Covid home testing available from November 1, but premiers will have final say

Courtney Gould and Helena BurkeNCA NewsWire
VideoRapid antigen tests for home use could be available in Australia before Christmas

Australians will soon be able to take a COVID-19 test from the comfort of their home after the federal government gave the green light for do-it-yourself tests to be made available from November 1.

The rapid antigen tests are already widely available for at-home use around the world, including in the UK and US, and provide a result in just 20 minutes.

Health Minister Greg Hunt welcomed the new at-home option, saying it would help Australians adapt to living safely with the virus.

“One of the critical parts of the national plan is to make sure that people will be able to go about their daily activities safely,” he said.

“So I am delighted that the TGA has now recommended that home testing will be available from the first of November.”

But the Health Minister said it would be up to state and territory leaders whether they would allow at-home testing within their jurisdictions.

“The second thing is to ensure that each of the states and territories is in a position to accept (the at-home tests),” Mr Hunt said.

“We’ve always said that the question of public health orders was a matter for the states.”

Greg Hunt Presser
Camera IconHealth Minister Greg Hunt said 33 different Covid tests were already approved for supervised use, which would likely become available for at-home testing. NCA NewsWire/Sarah Matray. Credit: News Corp Australia

More than 30 different COVID-19 tests have already been approved for supervised use, which will become available for at-home use pending approval from the Therapeutic Goods Administration.

“We already have 33 tests that have been approved for use outside the home so I imagine they’ll be able to be converted,” Mr Hunt said.

“My hope is (they’ll be approved) as soon as possible after the first of November, but I won’t put a particular date because the TGA runs an independent safety and effectiveness testing process for each test.”

TGA boss Professor John Skerritt told a parliamentary committee on Tuesday that home tests would be available for Australians to purchase “on the internet, to pharmacies, convenience stores, whatever channels they want to get”.

Professor Skerritt was confident home tests would be approved by November 1.

“I do believe companies will be ready. But I don’t think they’ll be ready a long time before November,” he said.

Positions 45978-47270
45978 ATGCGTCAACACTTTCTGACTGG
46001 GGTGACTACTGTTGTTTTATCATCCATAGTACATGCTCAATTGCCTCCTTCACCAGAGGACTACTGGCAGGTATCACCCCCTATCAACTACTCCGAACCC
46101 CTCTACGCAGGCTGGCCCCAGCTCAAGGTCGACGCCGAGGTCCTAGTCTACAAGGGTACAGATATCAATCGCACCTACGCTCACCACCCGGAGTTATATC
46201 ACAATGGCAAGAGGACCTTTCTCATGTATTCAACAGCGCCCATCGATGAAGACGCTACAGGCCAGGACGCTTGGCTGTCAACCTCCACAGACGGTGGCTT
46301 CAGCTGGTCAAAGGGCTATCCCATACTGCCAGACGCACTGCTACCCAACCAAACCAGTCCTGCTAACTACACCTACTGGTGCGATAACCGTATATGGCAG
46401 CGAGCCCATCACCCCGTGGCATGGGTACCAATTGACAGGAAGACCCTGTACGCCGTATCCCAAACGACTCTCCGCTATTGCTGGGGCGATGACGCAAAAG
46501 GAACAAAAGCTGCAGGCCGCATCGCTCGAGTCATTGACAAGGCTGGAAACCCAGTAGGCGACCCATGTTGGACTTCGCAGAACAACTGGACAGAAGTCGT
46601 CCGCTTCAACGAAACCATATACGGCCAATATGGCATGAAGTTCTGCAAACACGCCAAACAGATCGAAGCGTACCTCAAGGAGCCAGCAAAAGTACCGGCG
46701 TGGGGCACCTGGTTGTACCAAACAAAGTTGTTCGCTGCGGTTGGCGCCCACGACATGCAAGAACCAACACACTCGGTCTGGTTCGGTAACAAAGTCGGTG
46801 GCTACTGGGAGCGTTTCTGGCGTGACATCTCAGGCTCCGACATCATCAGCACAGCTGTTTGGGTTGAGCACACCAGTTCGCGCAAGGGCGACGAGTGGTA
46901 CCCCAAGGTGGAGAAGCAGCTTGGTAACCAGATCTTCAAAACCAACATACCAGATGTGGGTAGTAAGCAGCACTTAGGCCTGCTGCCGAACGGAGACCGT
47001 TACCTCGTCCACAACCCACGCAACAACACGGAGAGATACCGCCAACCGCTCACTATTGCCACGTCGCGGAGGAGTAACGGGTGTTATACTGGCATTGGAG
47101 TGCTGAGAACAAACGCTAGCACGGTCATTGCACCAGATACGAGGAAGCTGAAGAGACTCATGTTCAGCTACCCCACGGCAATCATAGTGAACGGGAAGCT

Camera IconTGA boss John Skerritt said the regulator was working to ensure appropriate modifications were made to Covid tests for at-home use. NCA NewsWire / Gary Ramage Credit: News Corp Australia

Professor Skerritt said on Monday evening the TGA was working with manufacturers, states and territories “as a priority” to ensure modifications could be made to ensure their suitability for at-home use.

“It is anticipated that 70 per cent of Australians across the country will be double vaccinated, triggering phase B of the national plan by the end of October,” he said.

“Therefore a new regulation will be made … permitting the sale and use of home tests after 1 November.”

He said individual tests would still require approval but the review of data provided to the TGA had “already commenced”.

Rapid antigen testing is already being used in a number of settings across the country, such as in aged care homes and in some quarantine facilities.

On Monday, NCA Newswire revealed the TGA had been waiting on a “signal” from the government to progress approvals for rapid antigen testing.

A statement from a spokesman for Mr Hunt said the government had “already tasked” the TGA with urgently assessing the safety and efficacy of rapid antigen testing for home use.

Asked if the delay in rolling out rapid antigen tests for home use in Australia was a deliberate strategy until there were higher levels of vaccination in the community, Professor Skerritt said: “Correct”.

“If you’ve got someone out there in the community who’s infectious and 80 per cent of people ... vaccinated, it’s a hell of a big difference than if you’ve only got 50 per cent vaccinated,” he told NCA Newswire.

Originally published as Covid home testing available from November 1, but premiers will have final say

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